The Prince of Kabuki Theater a Rising Star Overseas
Ichikawa Ebizo is a kabuki actor expanding his sphere of success through a distinct style of artistry that combines tradition and innovation. I spoke with him on Zoom.
Ichikawa Ebizo is the 11th-generation kabuki actor to use this name. For those from countries where hereditary systems are uncommon, this may be a little hard to understand.
While the U.K. has Henry VIII—amongst others— in the U.S. we rarely see more than two generations with the same name, though we have plenty of famous "Juniors," such as President Bush and President Trump. It seems that "Jr." is acceptable, Roman numerals are to be avoidable. For example, Marshall Bruce Mathers III strictly avoids using his real name, preferring, for some reason, to be known as Eminem.
What does it mean to inherit the name of your ancestor, unchanged, for generations? I, Pakkun (Patrick Harlan)—the First—mull this question over in my mind as I wait for Ichikawa Ebizo XI to join our Zoom meeting.
Ebizo, when he appears on my screen, is wearing a white T-shirt. At first glance, he looks like an athlete. He has the sort of physicality one can only attain through hard work. When asked, he says that kabuki performances (a classical form of Japanese dance-drama) are, a lot of the time, extremely taxing on the body. Often, he says, his muscles will be so stiff the day after training that he will have a hard time moving at all.
Unlike professional athletes, kabuki actors have no off season. If Ebizo wants to be able to give it his all every single day, he says, he cannot miss any of his training—even if it means only sleeping four hours a night.
Somewhat unexpectedly, COVID‐19 restrictions on performance times meant the actors had to wear many more layers of costumes than they normally would. This is to minimize the time it takes to get changed. "All those layers are so hot and heavy, a normal person would probably pass out," he says. Even Ebizo, who is not a "normal person," has had injuries to his ACL (Anterior Cruciate Ligament) and neck, for which he receives treatment every day.
Ebizo has devoted himself physically to the work of protecting traditional culture, even in the midst of the pandemic, and has added his own original elements to his performances. His distinct style of artistry combines the history that Americans admire with the innovation that they treasure. From the other side of the computer screen, despite his simple white T-shirt, Ebizo gives off an unusual vibe.
Ebizo has had many successful performances overseas as well, in venues such as the renowned Carnegie Hall in New York.
Widely known as the "prince of kabuki theater," he is slated to succeed the stage name of Ichikawa Danjuro, who is currently considered the king of kabuki theater. Even with all of this responsibility, many of his activities still occur outside of the realm of the theater. For example, he has been featured on 60 Minutes, the flagship show of the CBS TV network in the U.S. However, he considers his appearances on TV and in movies to be part and parcel of his Kabuki job. Before kabuki theater became "traditional culture," he says, "kabuki actors were the stars of their generations. I want to become known to people all over Japan and throughout the world as Ichikawa Ebizo, a kabuki actor who is living here and now....That's how kabuki actors are meant to be."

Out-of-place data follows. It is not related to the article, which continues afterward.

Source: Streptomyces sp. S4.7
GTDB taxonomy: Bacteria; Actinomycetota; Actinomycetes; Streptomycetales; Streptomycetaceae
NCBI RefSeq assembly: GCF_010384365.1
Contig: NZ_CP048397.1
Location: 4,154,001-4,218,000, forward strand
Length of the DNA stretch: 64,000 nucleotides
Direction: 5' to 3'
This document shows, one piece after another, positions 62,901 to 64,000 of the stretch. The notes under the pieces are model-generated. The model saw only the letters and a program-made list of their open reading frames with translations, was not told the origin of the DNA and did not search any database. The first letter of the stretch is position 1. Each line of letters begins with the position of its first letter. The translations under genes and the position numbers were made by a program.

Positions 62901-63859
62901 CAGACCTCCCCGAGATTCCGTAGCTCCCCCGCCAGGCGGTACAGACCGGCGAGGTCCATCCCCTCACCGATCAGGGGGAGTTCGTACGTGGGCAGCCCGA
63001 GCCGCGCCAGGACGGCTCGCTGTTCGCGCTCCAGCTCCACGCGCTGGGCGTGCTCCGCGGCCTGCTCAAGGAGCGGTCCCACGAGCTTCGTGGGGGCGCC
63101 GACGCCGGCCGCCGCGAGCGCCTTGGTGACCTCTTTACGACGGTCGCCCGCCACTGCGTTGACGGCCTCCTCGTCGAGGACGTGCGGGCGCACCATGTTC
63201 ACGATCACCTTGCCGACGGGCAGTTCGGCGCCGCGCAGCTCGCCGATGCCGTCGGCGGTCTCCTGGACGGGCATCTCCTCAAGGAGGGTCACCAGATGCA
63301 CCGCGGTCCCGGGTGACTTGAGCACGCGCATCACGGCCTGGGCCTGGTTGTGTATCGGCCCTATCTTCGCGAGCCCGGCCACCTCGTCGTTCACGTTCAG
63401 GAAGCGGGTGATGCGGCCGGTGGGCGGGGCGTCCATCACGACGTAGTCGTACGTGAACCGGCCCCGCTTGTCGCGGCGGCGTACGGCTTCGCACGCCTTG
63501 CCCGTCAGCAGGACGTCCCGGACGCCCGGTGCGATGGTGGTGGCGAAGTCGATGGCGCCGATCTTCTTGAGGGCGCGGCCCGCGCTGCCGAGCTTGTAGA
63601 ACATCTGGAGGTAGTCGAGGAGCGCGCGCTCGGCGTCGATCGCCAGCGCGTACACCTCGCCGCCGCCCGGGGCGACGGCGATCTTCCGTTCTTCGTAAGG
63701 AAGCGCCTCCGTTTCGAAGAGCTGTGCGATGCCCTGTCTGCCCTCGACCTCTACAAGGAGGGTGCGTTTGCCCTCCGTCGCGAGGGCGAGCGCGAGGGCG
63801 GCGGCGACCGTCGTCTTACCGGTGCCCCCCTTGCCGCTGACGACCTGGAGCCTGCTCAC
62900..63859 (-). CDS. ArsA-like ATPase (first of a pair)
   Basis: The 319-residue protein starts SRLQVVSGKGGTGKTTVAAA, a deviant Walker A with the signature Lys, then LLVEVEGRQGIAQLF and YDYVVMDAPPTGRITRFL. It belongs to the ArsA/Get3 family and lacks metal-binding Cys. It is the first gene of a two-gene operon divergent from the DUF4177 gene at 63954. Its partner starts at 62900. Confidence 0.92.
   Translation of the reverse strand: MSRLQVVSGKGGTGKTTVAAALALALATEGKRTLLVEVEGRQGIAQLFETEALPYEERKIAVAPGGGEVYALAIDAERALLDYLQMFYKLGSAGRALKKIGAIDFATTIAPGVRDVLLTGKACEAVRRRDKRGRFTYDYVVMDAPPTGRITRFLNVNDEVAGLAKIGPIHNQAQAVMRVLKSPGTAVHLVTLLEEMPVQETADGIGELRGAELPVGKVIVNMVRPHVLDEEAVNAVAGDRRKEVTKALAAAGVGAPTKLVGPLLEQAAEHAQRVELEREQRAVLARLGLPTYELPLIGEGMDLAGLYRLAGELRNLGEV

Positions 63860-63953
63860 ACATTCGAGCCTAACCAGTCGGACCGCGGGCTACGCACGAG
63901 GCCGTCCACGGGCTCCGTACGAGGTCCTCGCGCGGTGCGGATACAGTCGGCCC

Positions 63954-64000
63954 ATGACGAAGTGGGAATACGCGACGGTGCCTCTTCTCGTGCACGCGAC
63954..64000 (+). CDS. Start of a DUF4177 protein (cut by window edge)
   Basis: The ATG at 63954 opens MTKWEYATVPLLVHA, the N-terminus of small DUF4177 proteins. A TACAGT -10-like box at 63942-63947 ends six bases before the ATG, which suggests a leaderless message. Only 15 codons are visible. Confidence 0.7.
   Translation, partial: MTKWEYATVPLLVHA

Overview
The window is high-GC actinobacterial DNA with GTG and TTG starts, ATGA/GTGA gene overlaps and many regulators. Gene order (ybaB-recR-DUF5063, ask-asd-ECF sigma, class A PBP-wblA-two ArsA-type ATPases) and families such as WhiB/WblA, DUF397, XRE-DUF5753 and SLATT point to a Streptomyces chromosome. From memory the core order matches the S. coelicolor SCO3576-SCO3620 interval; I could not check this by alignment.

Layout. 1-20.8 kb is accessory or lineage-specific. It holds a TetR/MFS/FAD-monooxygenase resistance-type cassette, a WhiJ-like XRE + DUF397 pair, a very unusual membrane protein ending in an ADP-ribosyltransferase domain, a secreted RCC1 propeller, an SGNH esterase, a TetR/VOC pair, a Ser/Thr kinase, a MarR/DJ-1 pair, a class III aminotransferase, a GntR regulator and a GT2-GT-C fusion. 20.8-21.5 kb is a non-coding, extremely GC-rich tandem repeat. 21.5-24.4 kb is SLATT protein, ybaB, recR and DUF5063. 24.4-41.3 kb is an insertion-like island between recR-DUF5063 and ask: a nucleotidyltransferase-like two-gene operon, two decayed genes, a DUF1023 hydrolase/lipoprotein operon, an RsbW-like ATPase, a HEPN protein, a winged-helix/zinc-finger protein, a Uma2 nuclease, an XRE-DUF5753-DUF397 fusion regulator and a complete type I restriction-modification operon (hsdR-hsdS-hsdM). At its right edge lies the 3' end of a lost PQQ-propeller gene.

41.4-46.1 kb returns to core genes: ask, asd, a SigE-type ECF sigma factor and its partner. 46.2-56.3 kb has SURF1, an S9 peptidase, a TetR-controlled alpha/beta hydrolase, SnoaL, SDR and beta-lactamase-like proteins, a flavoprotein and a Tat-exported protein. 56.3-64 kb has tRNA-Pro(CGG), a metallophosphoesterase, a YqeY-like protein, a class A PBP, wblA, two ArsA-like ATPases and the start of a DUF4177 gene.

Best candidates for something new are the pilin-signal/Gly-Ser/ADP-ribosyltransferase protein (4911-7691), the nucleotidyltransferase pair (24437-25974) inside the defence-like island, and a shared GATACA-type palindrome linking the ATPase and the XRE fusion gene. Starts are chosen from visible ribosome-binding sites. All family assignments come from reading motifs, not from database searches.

The Possibility of Female Kabuki Actors
But that's not all. Ebizo says he plans to use his succession to the Ichikawa Danjuro name to expand the realm of activity for kabuki theater as a whole. With his succession, he would become the 13th Danjuro. If you consider 12 to be a "full circle," as in the Chinese zodiac, this would be the perfect time for a reset. "I want to surprise the fans, in a good way," he says, with a twinkle in his eye. It seems that his performances as the new Danjuro will be dramatic indeed.
Ebizo also wants to contribute to the stability and survival of Japan and the world as a whole, in order to pass kabuki theater down to later generations. "We'll craft kabuki performances that are mindful of issues like food security and climate change," he promises. Ebizo has set up an NPO that addresses environmental issues.
Ebizo has also made clear his hope for reform when it comes to human ways of thinking, and dreams of a world where love can be shared amongst all. As such, he is sensitive to changes in thinking with regards to gender. According to the traditional rules of kabuki, female roles (onnagata) are played by men, and women are not permitted to step foot on the stage (with the exception of children, whose roles can sometimes be played by girls). Ebizo, however, is considering the possibility of permitting women to become kabuki actors in the future.
Americans, who tend to expect political and social activism from their celebrities, would think highly of these activities by Ebizo if they knew of them.
After all, the words "actor" and "activist" are derived from the same root. There's even a joke in the U.S. that when a director yells "Action!" on a Hollywood film set, the actors start a petition....
Respecting tradition while advancing culture. Connecting the past to the future. Ebizo, who represents these concepts and so much more, is an individual who will garner respect anywhere he goes. What's more, it seems he has passed his awareness down to the next generation.
His son, Horikoshi Kangen, made an appearance on our Zoom call. Kangen, who will be the standard bearer for the future of kabuki theater, is—at eight years old—already aware of the importance of his roots. When I asked who his favorite actor is, he said, "Ichikawa Danjuro I."
Incredible. Here's hoping that Pakkun XIII will say the same thing about me.
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